```% Clear the workspace and the screen
sca;
close all;
clear;

% Here we call some default settings for setting up Psychtoolbox
PsychDefaultSetup(2);

% Get the screen numbers. This gives us a number for each of the screens
% attached to our computer. For example, when I call this I get the vector
% [0 1]. The first number is the native display for my laptop and the
% second referes to my secondary external monitor. By native display I mean
% the display the is physically part of my laptop. With a non-laptop
% computer look at your screen preferences to see which is the primary
% monitor.
screens = Screen('Screens');

% To draw we select the maximum of these numbers. So in a situation where we
% have two screens attached to our monitor we will draw to the external
% screen. If I were to select the minimum of these numbers then I would be
% displaying on the physical screen of my laptop.
screenNumber = max(screens);

% Define black and white (white will be 1 and black 0). This is because
% luminace values are genrally defined between 0 and 1.
white = WhiteIndex(screenNumber);
black = BlackIndex(screenNumber);

% Do a simply calculation to calculate the luminance value for grey. This
% will be half the luminace value for white
grey = white / 2;

% Open an on screen window and color it grey. This function returns a
% number that identifies the window we have opened "window" and a vector
% "windowRect".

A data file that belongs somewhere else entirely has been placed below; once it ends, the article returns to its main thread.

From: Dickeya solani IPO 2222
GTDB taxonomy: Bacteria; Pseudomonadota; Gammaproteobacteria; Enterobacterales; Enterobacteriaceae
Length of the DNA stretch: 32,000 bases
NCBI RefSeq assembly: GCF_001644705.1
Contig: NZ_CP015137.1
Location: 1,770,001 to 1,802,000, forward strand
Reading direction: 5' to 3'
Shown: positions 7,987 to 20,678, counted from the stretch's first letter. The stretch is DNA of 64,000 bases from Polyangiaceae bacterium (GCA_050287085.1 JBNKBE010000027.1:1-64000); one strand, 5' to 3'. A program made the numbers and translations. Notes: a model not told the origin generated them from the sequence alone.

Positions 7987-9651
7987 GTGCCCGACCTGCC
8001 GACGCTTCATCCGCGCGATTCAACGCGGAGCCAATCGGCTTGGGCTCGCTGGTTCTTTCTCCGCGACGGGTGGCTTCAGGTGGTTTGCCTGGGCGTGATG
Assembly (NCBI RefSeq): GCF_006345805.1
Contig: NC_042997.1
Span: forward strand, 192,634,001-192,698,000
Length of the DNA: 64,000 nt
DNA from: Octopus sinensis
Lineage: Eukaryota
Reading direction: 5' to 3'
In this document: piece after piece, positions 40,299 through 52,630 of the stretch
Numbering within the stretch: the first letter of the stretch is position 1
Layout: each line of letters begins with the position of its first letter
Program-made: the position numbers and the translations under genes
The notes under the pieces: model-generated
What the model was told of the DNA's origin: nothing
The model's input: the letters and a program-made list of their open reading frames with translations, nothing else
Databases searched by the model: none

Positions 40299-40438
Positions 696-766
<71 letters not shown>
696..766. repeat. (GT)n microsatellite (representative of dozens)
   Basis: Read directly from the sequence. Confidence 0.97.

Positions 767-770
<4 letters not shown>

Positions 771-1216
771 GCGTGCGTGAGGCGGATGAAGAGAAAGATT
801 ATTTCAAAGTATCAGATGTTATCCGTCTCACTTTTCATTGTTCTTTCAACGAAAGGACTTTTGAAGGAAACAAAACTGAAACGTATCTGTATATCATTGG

% "windowRect" is a vector of numbers: the first is the X coordinate
% representing the far left of our screen, the second the Y coordinate
% representing the top of our screen,
% the third the X coordinate representing
% the far right of our screen and finally the Y coordinate representing the
% bottom of our screen.
[window, windowRect] = PsychImaging('OpenWindow', screenNumber, grey);

% Now that we have a window open we can query some of its properties. So,
% lets to the following:

% This function call will give use the same information as contained in
% "windowRect"
rect = Screen('Rect', window);

% Get the size of the on screen window in pixels, these are the last two
% numbers in "windowRect" and "rect"
[screenXpixels, screenYpixels] = Screen('WindowSize', window);

% Get the centre coordinate of the window in pixels.
% xCenter = screenXpixels / 2
% yCenter = screenYpixels / 2
[xCenter, yCenter] = RectCenter(windowRect);

% Query the inter-frame-interval. This refers to the minimum possible time
% between drawing to the screen
ifi = Screen('GetFlipInterval', window);

% We can also determine the refresh rate of our screen. The
% relationship between the two is: ifi = 1 / hertz
hertz = FrameRate(window);

% We can also query the "nominal" refresh rate of our screen. This is
% the refresh rate as reported by the video card. This is rounded to the
% nearest integer. In reality there can be small differences between
% "hertz" and "nominalHertz"
% This is nothing to worry about. See Screen FrameRate? and Screen
nominalHertz = Screen('NominalFrameRate', window);

% Here we get the pixel size. This is not the physical size of the pixels
% but the color depth of the pixel in bits
pixelSize = Screen('PixelSize', window);

% Queries the display size in mm as reported by the operating system. Note
% that there are some complexities here. See Screen DisplaySize? for
% information. So always measure your screen size directly.
[width, height] = Screen('DisplaySize', screenNumber);

% Get the maximum coded luminance level (this should be 1)
maxLum = Screen('ColorRange', window);

% Wait for a keyboard button press to exit
KbStrokeWait;

% Clear the screen. "sca" is short hand for "Screen CloseAll". This clears
% all features related to PTB. Note: we leave the variables in the
% workspace so you can have a look at them.
sca;
```